Boys' Best Vest Tutorial (with pattern!)

My little tugboat needed a slightly dressy wardrobe piece for this holiday season, so I whipped up this vest in a couple of afternoons with some fabric from my stash.  It's a fun piece to make because it feels like you've accomplished a lot, but it really is quite easy.  Here's what you do:

1/2 yard suit-ish fabric (I used a polyester pin stripe)
3/4 yard lining fabric (I used a lightweight floral poly, but a quilting cotton would work)
three buttons

Step One: Print out the pattern, which, btw, has 1/2 inch seam allowances. It's a size 18 month, but you can pretty easily adapt it by using a shirt that fits your tot already.  It's three pieces.  Easy. (If you have trouble downloading the pattern, leave a comment with your email address and I'll send you the pdf directly.)

Step 2: Cut out your fabric, lining and interfacing.  My method probably goes against all things holy in the sewing world, but I like to trace my pattern pieces with a disappearing ink pen, then cut them.  I hate pinning patterns. 

I use a weight (or in this case, my husband's drafting ruler) to hold down the fabric while I trace the edge.  It is much easier to cut out the fabric when you don't have to worry about the pattern piece shifting or lifting from the fabric. Once you have all your pieces cut out you can start putting them together. You should have two pieces for the front, two pieces for facing, two front lining and four back lining.

Step 3: Prepare the facing.  First, the interfacing needs to be sewn or ironed on to the facing.  To be honest, you could probably skip the interfacing altogether, but if you're a little, uh, type A, go ahead and put it on now.  After the interfacing is attached, two of the raw edges of the facing need to be finished.  The two edges are the ones that are not along the edges vest front. I used the "ghett-overlock" stitch on my regular sewing machine to avoid the bulk of a turn and stitch, but you could do either.  Or overlock it on a serger.  Just make it look nice, 'cause it's going to show on the inside of your vest.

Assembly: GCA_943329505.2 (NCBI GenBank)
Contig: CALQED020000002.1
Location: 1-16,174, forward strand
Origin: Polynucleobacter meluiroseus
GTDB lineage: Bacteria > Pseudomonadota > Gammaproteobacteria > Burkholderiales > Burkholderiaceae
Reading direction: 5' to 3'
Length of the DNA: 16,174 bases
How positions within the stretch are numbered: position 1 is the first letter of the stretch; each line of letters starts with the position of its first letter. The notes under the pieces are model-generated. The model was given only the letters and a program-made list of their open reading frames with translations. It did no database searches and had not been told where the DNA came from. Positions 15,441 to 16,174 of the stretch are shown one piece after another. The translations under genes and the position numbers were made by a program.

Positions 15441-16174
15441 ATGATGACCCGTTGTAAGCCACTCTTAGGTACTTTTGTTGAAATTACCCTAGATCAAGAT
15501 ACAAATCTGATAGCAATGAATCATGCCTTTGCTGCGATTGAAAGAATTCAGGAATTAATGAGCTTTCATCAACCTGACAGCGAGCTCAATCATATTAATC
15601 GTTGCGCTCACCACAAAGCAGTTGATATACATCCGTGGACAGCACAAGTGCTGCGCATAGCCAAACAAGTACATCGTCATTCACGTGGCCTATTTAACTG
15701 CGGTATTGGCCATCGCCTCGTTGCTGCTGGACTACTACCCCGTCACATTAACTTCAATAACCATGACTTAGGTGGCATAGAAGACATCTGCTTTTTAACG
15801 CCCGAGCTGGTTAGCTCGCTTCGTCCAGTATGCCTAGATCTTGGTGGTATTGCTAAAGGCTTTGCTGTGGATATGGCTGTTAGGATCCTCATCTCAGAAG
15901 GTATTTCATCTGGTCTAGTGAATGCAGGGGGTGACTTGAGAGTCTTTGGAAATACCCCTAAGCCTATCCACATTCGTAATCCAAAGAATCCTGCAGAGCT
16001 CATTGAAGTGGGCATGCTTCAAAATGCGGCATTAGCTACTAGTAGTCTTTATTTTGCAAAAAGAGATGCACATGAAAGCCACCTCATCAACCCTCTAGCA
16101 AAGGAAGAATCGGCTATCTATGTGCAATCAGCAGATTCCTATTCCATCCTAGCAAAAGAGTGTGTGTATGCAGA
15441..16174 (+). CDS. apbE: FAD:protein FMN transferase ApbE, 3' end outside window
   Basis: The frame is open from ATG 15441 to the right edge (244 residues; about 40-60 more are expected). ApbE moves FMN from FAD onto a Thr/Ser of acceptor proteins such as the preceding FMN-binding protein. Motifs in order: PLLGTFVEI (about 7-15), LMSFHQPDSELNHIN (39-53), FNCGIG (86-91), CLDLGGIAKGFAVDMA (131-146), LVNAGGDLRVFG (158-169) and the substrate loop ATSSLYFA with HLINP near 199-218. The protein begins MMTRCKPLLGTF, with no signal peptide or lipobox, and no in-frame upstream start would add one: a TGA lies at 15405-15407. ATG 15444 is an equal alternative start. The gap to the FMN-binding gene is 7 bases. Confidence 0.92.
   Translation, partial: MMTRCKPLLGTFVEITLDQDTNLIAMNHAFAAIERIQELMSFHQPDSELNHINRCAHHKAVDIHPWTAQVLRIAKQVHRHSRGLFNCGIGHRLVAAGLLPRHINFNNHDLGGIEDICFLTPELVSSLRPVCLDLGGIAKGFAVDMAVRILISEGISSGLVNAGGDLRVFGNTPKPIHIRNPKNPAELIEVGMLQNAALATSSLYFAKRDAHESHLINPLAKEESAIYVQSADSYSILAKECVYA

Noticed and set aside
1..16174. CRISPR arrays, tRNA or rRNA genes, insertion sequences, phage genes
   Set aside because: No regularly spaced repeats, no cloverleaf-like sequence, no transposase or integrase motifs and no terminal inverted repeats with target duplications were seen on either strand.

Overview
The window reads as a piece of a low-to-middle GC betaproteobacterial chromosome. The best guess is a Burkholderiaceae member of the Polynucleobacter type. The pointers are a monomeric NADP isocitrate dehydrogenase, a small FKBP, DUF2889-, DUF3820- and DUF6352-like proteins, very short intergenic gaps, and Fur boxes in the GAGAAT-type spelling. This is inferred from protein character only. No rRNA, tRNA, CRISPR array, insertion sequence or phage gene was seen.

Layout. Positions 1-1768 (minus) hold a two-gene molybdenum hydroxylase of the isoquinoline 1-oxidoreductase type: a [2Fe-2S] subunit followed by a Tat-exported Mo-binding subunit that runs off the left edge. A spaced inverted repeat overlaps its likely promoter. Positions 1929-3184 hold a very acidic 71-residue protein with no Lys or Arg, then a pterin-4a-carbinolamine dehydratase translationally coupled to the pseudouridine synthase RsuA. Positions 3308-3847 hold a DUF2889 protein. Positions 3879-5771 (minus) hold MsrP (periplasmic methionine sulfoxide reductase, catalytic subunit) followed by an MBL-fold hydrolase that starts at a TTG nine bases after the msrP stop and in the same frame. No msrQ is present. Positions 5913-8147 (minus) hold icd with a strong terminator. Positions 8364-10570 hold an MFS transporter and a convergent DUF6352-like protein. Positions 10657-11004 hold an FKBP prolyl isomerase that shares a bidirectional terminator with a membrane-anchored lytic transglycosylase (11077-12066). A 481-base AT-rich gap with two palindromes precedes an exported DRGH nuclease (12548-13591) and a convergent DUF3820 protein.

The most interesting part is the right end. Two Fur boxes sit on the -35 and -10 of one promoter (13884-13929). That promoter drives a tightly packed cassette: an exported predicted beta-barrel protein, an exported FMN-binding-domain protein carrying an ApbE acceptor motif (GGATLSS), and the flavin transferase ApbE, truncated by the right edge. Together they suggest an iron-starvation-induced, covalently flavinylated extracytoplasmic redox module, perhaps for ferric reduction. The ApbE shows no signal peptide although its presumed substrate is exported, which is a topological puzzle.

Now you attach the facing to the lining.  It seems counter-intuitive because we (when I say 'we,' I mean 'I,' hoping I'm not the only dope in the world) are used to sewing things right sides together.  In the case of the facing, it is sewn wrong side of facing to right side of lining. Just stitch the facing along the three sides of the lining (so, the three sides that are not finished).  Make sure your stitches are only about 1/4 inch from the edge, that way they won't show when you attach this piece to the vest.

Step 4:  Assemble the pieces.  First, sew the two back pieces together.You do this twice because you have the lining and the back of the vest. I just press open the seam allowances here because they will be enclosed in the lining.

The next pieces to attach are the front pieces, but you only sew them along the shoulder seam.  Do NOT sew the side seams together because this is where you will pull the vest through to be right side out. So, you should have two delightful little vests that are assembled everywhere except the side seams.